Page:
Stegdetect 0.4 released and results from USENET search available

Arnold G. Reinhold reinhold at
Tue Dec 25 23:46:30 EST 2001

This is an nice piece of work, but I have a couple of comments:

1. The paper asserts "Even if the majority of passwords used to hide 
content were strong, there would be a small percentage of weak 
passwords ... and we should have been able to find them."  That might 
be true if there are a large number of stego users independently 
selecting passwords, but it's not a compelling argument if stego is 
being employed by a few sophisticated terrorist  organizations, as 
suggested by the April 1991 Newsday article, . It 
is quite likely that such organizations  train users to select strong 
passwords or passphrases. Indeed, since the stego systems use 
symmetric keys, field cells would have to be assigned passwords prior 
to deployment. In all likelihood this would be done by a central 
communications group, with good crypto skills.

Even if some cells did use weak passwords, they are likely to derive 
them from languages and religious quotes  that I suspect are not well 
represented in your dictionary. There is also the possibility that 
the terrorist organizations modified published stego programs or 
built their own from scratch, perhaps to incorporate public key 
methods. In that case, a dictionary attack is hopeless.

I don't think you can conclude much from the failure of your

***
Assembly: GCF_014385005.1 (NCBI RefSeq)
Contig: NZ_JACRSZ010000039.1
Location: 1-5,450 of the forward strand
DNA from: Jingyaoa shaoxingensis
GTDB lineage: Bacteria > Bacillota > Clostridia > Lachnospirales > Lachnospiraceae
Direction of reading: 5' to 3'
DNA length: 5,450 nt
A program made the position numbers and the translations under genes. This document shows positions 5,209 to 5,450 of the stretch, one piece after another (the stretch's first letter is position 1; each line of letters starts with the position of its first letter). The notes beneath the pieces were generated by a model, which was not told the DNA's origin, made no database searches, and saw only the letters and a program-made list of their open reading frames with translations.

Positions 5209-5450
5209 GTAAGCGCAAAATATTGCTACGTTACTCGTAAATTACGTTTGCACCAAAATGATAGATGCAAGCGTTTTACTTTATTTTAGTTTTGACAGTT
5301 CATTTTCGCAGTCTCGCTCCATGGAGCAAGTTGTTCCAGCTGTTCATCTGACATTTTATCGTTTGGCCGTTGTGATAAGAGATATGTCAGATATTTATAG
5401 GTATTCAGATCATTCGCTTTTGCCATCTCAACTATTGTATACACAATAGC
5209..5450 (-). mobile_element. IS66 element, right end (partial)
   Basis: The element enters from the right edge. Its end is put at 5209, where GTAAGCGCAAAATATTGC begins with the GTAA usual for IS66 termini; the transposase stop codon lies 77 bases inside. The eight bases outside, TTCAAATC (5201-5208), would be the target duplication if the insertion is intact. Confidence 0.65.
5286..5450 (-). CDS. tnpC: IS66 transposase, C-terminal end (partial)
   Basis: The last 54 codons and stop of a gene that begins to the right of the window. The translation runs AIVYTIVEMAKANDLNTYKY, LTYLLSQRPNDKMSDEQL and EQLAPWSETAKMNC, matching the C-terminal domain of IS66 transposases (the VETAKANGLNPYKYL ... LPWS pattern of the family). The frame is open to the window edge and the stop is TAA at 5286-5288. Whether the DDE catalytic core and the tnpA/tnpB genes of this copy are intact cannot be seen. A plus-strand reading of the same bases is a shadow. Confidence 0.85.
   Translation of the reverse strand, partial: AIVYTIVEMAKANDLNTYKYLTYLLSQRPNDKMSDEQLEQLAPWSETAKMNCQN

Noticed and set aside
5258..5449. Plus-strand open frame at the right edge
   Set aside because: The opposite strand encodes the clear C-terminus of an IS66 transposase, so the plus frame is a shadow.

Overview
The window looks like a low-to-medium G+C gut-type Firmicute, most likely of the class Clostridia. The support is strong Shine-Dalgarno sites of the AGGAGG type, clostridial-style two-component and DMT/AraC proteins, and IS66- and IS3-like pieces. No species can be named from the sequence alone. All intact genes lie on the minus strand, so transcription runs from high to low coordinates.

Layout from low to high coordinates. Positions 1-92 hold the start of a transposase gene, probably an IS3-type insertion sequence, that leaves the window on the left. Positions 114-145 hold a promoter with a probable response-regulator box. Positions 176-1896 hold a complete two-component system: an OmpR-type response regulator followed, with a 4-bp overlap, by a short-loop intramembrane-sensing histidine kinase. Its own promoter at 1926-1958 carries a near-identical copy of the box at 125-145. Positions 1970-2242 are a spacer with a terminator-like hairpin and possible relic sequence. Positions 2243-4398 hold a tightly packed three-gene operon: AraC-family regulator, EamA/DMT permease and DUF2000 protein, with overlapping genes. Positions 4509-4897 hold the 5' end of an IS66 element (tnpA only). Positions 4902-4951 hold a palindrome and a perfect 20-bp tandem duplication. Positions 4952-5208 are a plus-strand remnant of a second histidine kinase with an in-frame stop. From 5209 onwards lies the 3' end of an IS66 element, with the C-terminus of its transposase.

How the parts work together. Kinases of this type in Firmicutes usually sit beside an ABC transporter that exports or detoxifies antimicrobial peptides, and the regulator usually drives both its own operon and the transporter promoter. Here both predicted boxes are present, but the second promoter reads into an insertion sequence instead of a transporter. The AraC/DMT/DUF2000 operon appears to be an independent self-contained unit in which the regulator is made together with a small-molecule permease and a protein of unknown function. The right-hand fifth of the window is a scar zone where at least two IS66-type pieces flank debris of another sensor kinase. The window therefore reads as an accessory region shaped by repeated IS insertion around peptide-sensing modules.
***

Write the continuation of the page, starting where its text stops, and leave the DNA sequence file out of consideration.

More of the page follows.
dictionary attack to decrypt any messages.

2. The signature graphs you presented for several of the stego 
methods seemed very strong. I wonder if there is more pattern 
recognition possible to determine highly likely candidates. I would 
be interested in seeing what the graphs look like for the putative 
false alarms you found. It also might be interesting to run the 
detection program on a corpus of JPEGs known NOT to contain stego, 
such as a clip art CD.

3. If you did succeed in decrypting one of Osama Bin Laden's 
missives, wouldn't he have a case against you under DMCA?

Arnold Reinhold

At 12:16 PM -0500 12/21/01, Niels Provos wrote:
>I just released Stegdetect 0.4.  It contains the following changes:
> - Improved detection accuracy for JSteg and JPhide.
> - JPEG Header Analysis reduces false positives.
> - JPEG Header Analysis provides rudimentary detection of F5.
> - Stegbreak uses the file magic utility to improve dictionary
>   attack against OutGuess 0.13b.
>You can download the UNIX source code or windows binary from
>The results from analyzing one million images from the Internet Archive's
>USENET archive are available at
>  After scanning two million images from eBay without finding any
>  hidden messages, we extended the scope of our analysis.
>  This page provides details about the analysis of one million images
>  from the Internet Archive's USENET archive.
>  Processing the one million images with stegdetect results in about
>  20,000 suspicious images. We launched a dictionary attack on the
>  JSteg and JPHide positive images.  The dictionary has a size of
>  1,800,000 words and phrases.  The disconcert cluster used to
>  distribute the dictionary attack has a peak performance of roughly
>  87 GFLOPS.
>  However, we have not found a single hidden message.
>Comments and feedback are welcome.  We have an FAQ at
>Regards and a merry Christmas,
>  Niels Provos
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